Hundreds protest Islamic law in Australia

April 4, 2015 6:08 am


Australians hold a demo against Sharia law/AFP
Australians hold a demo against Sharia law/AFP
Sydney, Apr 4 – Protesters waving Australian flags and carrying signs such as “Yes Australia. No Sharia” rallied around the country on Saturday in events organisers said were against Islamic extremism.

The “Reclaim Australia” events drew hundreds of supporters but also triggered counter-rallies from other groups who criticised them as racist and called for greater tolerance.

“We are pro-Australian values and anti-extreme Islam, but we’re not anti-Muslim,” Reclaim Australia spokeswoman Catherine Brennan told AFP, adding there was no racism behind the rallies, which she said had attracted people from diverse backgrounds.

“Since when is it being racist to love your country and to love the values and culture that you’ve been brought up with?”

Reclaim Australia’s John Oliver told the Australian Broadcasting Corporation that the group was “not against any particular race or any particular religion”.

“We’re against the extremists of one particular religion,” he said.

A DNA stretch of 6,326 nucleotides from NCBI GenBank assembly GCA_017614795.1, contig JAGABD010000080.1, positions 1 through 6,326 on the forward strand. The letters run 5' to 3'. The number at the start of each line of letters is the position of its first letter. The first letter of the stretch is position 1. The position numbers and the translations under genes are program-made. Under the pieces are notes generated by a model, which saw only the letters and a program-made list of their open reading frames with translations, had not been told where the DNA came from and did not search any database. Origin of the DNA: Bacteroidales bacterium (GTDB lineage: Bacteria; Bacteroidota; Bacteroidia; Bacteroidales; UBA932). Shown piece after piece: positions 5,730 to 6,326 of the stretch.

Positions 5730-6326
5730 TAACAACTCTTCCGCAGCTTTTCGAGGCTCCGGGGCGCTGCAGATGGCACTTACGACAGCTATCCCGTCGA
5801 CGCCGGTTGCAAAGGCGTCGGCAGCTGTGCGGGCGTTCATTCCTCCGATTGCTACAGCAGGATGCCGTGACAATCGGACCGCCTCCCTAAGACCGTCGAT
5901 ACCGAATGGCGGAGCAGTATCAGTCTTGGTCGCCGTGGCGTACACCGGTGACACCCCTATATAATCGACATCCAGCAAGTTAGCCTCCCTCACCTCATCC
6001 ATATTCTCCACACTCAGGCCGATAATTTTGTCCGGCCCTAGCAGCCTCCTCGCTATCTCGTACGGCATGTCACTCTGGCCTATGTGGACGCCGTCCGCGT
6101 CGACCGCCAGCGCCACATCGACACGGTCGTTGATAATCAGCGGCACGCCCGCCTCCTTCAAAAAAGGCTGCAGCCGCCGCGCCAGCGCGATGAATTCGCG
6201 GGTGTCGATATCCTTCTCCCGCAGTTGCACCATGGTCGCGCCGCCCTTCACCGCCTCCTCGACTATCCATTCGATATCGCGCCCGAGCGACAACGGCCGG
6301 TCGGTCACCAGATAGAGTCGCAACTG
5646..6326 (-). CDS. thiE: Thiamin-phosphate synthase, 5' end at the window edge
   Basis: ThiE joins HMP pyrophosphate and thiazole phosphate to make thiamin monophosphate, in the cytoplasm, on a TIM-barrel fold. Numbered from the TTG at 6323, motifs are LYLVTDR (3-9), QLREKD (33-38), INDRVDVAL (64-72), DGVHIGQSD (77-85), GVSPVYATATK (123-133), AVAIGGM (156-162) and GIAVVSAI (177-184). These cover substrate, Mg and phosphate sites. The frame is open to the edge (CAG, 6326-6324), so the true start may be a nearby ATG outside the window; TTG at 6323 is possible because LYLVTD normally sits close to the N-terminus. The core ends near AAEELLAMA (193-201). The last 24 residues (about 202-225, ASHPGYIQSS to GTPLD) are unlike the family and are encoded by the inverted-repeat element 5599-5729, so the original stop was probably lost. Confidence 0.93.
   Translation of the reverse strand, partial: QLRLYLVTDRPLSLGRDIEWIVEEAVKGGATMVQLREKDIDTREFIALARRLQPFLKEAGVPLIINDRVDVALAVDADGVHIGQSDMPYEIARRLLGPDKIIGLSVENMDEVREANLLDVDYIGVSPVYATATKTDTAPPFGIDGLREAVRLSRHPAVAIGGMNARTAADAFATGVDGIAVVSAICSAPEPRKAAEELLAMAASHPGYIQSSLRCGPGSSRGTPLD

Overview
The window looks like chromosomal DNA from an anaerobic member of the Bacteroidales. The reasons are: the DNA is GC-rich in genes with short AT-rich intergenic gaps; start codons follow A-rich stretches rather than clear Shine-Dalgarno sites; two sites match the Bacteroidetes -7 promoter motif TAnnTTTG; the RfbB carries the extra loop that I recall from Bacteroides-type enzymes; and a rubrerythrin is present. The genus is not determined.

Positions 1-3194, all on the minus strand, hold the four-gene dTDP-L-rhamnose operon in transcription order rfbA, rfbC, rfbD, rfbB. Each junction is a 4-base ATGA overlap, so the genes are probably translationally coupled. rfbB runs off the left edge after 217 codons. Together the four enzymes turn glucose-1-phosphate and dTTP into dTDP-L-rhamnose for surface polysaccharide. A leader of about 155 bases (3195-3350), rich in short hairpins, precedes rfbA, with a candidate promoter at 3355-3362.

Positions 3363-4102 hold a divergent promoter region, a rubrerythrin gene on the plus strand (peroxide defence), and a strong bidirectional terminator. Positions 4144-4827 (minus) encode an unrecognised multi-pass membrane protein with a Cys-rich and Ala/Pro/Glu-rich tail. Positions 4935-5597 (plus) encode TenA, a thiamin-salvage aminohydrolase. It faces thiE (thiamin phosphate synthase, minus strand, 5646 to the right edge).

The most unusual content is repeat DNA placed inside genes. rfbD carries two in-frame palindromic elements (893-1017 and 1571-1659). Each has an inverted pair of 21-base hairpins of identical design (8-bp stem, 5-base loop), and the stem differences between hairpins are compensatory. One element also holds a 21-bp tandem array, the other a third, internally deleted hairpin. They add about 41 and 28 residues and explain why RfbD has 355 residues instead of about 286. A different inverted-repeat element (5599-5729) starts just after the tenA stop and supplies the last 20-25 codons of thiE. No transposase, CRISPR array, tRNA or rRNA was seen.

“I know in Sydney and Melbourne they’ve got Muslims already signed on to attend because they can see what’s happening and they don’t like what’s happening.”

In Sydney, hundreds braved the rain to rally in Martin Place, near the site of a deadly siege in which a lone gunman inspired by the Islamic State group took customers and staff hostage in a cafe in December. Two people, and the gunman, were killed in that incident.

“We have an extreme ideology called Islam which is starting to gain a foothold in our societies,” one speaker told the event, in which one person held a home-made sign reading “No Islam. No Sharia. No Halal”.

In Melbourne, tensions between competing protesters led to scuffles, with police on horseback forced to form a barrier between the groups, and reports paramedics treated several people for injuries.

And in Queensland, former politician Pauline Hanson defended the rallies, which on its website Reclaim Australia said were against sharia law and the burqa and in support of gender equality.

“We have people here today who stand against racism. So do I,” Hanson said.

However, rival protesters called the Reclaim Australia rallies anti-Muslim.

“Events like theirs incite racism and violence against Muslims,” Clare Fester, who organised the counter-protest in Sydney said in statement.

“Their attacks on Islam imply that anyone who is a Muslim is violent, supports terrorism and is anti-woman. This in an attempt to target all Muslims with classic racist stereotypes.”


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